The Lexicographer's Dilemma: The Evolution of "Proper" English, from Shakespeare to South Park by Jack Lynch
If you like words--their history, the fights they cause and their creation--then give this book a gander.
The "Average Joe" probably isn't going to willingly pick up this book, although it's written to be easily accessible and enjoyable. And how many books discussing and analyzing the history of English can make that claim? Lynch uses a sense of humor, dry wit, and a balanced perspective in his writing, so that what could be long and tedious is educational and fun.
Some parts do drag a little, but like any nonfiction/educational book, the author does need to get across information which can be tedious at times. But for the most part, this is an easy book to read. It covers how English got to be so screwed up (via the linguistic mashup that was performed), the history of dictionaries, grammar books, the thesaurus, the lack of an Academy of English Language, and how language continuously changes. While it can't look at all of these topics in depth (there are too many topics covered for that), it does give a good summary and weaves the different points together to bring us to the current day.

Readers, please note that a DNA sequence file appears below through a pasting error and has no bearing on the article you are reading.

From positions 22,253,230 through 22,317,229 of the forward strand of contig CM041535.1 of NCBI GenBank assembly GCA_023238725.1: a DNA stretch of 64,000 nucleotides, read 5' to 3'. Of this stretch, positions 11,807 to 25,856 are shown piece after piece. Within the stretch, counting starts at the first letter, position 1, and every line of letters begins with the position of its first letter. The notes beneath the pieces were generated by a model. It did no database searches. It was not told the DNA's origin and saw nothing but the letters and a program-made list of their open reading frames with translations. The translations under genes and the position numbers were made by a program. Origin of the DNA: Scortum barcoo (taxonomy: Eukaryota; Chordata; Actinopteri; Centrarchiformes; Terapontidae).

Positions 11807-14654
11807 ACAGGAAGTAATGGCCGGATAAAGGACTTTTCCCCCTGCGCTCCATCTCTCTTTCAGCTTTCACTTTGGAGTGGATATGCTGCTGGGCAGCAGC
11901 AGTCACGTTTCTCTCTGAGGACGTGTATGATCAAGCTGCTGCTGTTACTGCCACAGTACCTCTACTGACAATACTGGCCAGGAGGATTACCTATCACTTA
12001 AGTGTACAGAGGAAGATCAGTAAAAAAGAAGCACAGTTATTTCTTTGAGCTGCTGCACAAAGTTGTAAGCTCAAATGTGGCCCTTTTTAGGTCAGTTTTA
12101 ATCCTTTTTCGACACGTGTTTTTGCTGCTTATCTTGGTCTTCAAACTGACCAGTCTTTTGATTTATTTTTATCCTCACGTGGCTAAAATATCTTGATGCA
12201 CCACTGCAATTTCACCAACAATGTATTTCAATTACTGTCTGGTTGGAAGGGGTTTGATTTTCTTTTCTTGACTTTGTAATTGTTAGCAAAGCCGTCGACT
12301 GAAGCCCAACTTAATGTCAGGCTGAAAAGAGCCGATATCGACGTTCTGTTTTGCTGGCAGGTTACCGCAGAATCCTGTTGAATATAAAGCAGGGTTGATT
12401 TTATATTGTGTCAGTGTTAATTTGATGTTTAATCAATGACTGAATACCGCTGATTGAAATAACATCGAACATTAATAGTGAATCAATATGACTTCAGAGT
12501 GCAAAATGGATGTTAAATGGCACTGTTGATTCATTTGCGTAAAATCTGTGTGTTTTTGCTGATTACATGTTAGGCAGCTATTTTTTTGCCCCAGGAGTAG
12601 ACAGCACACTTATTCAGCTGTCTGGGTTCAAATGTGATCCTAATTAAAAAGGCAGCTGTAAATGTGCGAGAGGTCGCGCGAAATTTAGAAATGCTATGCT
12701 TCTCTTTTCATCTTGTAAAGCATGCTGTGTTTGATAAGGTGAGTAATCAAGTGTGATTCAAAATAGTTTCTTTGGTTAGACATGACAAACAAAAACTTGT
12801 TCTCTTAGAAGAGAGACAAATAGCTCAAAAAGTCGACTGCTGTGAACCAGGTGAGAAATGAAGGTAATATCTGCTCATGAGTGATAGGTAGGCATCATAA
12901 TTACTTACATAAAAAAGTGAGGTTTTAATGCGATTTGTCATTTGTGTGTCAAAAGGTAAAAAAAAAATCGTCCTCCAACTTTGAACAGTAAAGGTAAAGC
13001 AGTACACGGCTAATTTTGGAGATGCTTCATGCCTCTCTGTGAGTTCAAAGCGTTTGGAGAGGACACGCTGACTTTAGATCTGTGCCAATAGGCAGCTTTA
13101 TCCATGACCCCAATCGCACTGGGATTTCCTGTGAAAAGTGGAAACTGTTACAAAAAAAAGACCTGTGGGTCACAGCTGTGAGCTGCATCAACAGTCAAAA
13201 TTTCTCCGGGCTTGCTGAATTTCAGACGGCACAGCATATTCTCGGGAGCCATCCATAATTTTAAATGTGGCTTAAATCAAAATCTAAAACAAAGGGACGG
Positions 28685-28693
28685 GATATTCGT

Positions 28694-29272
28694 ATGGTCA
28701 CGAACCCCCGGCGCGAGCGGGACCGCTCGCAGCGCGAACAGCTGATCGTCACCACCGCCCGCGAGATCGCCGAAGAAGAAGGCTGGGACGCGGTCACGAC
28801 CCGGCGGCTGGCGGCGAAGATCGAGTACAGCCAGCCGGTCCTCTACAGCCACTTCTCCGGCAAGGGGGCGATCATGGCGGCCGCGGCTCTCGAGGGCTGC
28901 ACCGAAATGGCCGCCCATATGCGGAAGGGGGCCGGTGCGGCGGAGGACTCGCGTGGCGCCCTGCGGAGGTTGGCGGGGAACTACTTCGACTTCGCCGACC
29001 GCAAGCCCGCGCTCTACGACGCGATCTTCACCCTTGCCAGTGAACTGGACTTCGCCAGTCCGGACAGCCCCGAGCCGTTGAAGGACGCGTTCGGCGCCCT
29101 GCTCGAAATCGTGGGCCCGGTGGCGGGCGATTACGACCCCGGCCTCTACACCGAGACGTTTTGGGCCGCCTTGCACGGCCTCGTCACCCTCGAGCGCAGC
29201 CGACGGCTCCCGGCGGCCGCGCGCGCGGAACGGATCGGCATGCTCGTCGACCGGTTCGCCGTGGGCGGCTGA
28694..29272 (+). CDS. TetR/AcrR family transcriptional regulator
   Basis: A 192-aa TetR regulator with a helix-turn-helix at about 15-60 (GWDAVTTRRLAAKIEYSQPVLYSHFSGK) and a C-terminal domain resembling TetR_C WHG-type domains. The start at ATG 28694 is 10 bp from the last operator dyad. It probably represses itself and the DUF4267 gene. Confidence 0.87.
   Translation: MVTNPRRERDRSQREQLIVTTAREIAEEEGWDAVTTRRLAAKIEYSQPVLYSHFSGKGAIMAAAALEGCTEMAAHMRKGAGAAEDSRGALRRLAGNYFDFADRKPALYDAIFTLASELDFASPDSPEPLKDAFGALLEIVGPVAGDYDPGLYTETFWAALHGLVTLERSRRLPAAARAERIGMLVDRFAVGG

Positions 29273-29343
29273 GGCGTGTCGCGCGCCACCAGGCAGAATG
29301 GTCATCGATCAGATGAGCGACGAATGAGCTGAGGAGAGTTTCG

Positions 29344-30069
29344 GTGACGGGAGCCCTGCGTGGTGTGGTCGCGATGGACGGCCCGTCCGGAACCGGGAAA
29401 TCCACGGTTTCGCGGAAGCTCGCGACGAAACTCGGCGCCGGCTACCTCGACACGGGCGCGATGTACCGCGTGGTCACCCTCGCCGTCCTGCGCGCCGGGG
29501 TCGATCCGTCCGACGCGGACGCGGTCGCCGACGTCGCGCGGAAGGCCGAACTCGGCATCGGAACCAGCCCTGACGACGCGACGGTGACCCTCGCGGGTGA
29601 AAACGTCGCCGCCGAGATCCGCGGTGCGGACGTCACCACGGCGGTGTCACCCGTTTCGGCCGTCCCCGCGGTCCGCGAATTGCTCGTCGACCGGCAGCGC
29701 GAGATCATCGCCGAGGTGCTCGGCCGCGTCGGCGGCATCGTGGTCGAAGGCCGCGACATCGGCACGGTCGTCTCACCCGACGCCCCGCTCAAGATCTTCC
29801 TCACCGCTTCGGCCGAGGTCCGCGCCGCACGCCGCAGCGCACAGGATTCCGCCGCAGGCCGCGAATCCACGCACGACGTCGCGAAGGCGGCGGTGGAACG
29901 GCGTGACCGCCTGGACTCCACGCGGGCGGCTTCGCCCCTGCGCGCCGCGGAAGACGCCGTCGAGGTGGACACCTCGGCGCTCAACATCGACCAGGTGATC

I think my only "tsk, tsk" moment was that he used "sexual preference" instead of "sexual orientation." But that was once and not the focus of the book or the chapter (and perhaps a show of language use!). The copy was clean of grammatical mistakes and typos (which you would hope, considering the content, but I still like to point out). There is alot of pressure when writing a book like this, and Lynch pulled it off. Happy reading!